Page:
- By Michael
On Tuesday the 28th of March we ran another 3D printing workshop down at Core Electronics and it was a resounding success! We had 2 people attend Gary and Tony, both keen to learn more about the process behind 3D printing and boy did we get right into it. Gary was interested in getting into 3D printing as a hobby, fascinated by the idea of being able to create things from scratch, whereas Tony had a keen interest in 3D printed prosthetics and the directions that 3D printing is moved in.
In either case, attending our workshops seemed to be the best way to get the ball rolling, you've got to start somewhere!
Kicking off with some video's explaining the differences in existing 3D printing technologies, we dived right into Slicing software and how exactly we 'slice' 3D models to be able to print. All the basics were covered and it was time to print! What better model to get some newbies printing than the Rocktopus from Lulzbot?!
My favourite part of the entire workshop was undoubtedly the AHA moment from Gary, when it became apparent that if you have a 3D model of absolutely anything, you will be able to slice it and print it up. And that, is absolutely the best part of what we do here at Core.
Read more / Comment
- By Aidan
3D printing is cool. It's fantastic, and I love it. But what's not so great about it are the dimension constraints of most printers. Whilst the Taz 6 and 5 which reside in our printing room have a decent sized bed for a desktop FDM printer, if you're printing something big, chances are you'll need to slice it up into different parts. So Torbjørn Ludvigsen turned his spare room into a print bed for a delta style printer which he built for roughly $250! Check it out:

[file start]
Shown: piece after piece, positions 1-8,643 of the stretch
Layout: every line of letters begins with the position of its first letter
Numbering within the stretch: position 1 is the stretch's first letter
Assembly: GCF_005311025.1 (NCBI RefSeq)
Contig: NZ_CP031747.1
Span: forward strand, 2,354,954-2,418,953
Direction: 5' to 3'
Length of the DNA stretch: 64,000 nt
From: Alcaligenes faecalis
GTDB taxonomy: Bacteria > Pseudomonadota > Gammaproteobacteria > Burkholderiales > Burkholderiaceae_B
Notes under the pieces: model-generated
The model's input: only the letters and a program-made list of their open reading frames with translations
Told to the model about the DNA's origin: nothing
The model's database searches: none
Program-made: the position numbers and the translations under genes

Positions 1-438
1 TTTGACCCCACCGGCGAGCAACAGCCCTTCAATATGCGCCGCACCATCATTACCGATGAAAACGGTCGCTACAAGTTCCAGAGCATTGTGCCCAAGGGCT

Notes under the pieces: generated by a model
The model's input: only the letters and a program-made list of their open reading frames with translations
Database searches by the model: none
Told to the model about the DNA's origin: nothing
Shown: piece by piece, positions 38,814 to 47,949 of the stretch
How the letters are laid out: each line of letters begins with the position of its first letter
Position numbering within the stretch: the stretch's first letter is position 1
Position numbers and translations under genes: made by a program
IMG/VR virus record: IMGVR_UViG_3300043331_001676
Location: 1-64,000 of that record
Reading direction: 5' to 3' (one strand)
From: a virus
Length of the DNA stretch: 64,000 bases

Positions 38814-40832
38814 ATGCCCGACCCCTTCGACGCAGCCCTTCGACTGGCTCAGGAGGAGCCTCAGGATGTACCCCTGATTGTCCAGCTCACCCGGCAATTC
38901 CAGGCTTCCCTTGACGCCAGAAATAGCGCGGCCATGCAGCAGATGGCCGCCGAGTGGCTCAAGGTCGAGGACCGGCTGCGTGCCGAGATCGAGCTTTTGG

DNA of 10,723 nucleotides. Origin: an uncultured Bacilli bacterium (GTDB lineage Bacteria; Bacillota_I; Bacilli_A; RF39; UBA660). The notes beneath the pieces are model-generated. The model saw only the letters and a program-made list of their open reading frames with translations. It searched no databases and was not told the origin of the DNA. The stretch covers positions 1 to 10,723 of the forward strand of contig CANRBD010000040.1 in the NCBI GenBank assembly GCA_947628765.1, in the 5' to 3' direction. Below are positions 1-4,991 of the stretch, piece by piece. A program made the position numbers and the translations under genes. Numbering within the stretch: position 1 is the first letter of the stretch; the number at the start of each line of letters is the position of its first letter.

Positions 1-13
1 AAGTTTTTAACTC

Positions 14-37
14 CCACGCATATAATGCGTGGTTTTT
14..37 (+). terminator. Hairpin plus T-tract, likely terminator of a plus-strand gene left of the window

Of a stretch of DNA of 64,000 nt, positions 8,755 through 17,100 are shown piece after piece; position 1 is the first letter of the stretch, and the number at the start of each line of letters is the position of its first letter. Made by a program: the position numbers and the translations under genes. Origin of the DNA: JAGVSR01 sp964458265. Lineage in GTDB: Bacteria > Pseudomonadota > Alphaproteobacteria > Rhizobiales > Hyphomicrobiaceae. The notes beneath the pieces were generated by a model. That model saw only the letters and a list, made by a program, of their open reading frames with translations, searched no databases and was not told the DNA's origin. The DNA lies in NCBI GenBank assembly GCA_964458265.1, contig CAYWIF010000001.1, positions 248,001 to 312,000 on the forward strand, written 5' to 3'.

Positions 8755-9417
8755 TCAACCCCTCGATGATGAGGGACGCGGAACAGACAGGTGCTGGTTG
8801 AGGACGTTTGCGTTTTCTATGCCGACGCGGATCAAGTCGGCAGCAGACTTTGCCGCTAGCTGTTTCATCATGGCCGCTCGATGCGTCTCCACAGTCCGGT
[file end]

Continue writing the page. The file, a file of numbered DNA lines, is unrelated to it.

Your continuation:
It's super exciting to see that kind of ingenuity from the community. Projects like this is what the maker community is all about; people building cool stuff, and then showing other people how to do it.Read more / Comment
- By Sam
So today, as I was sitting at my desk, I came across this rather fantastic, but simple build by the circuit.io team. It's an air gate sensor which you can use for drone races, or any form of object detection really. It uses an ultrasonic sensor and some simple logic to determine whether or not an object has passed close to it. If so, then it gives feedback via an RGB LED, informing the pilot that they successfully passed the air gate.
After checking it out, I loved the simplicity of the project, but my mind immediately jumped to the possibility of adding RFID readers to it, and tiny RFID tags to the drones, which would allow the gates to tag the exact drone that passed by it, giving the user all kinds of data such as time between gates, proximity to other drones, and more advanced tracking abilities.Read more / Comment
- By Sam
Ever wanted to make something out of fiction real? Like go above and beyond to make a functioning replica of your favorite superhero gadget? Well, YouTuber, Engineer and all-around inventor, the Hacksmith, took it to the next level with his video series titled Make it Real. All of the projects these guys make are any self-respecting geeks dream, one project in particular being the Captain America Shield.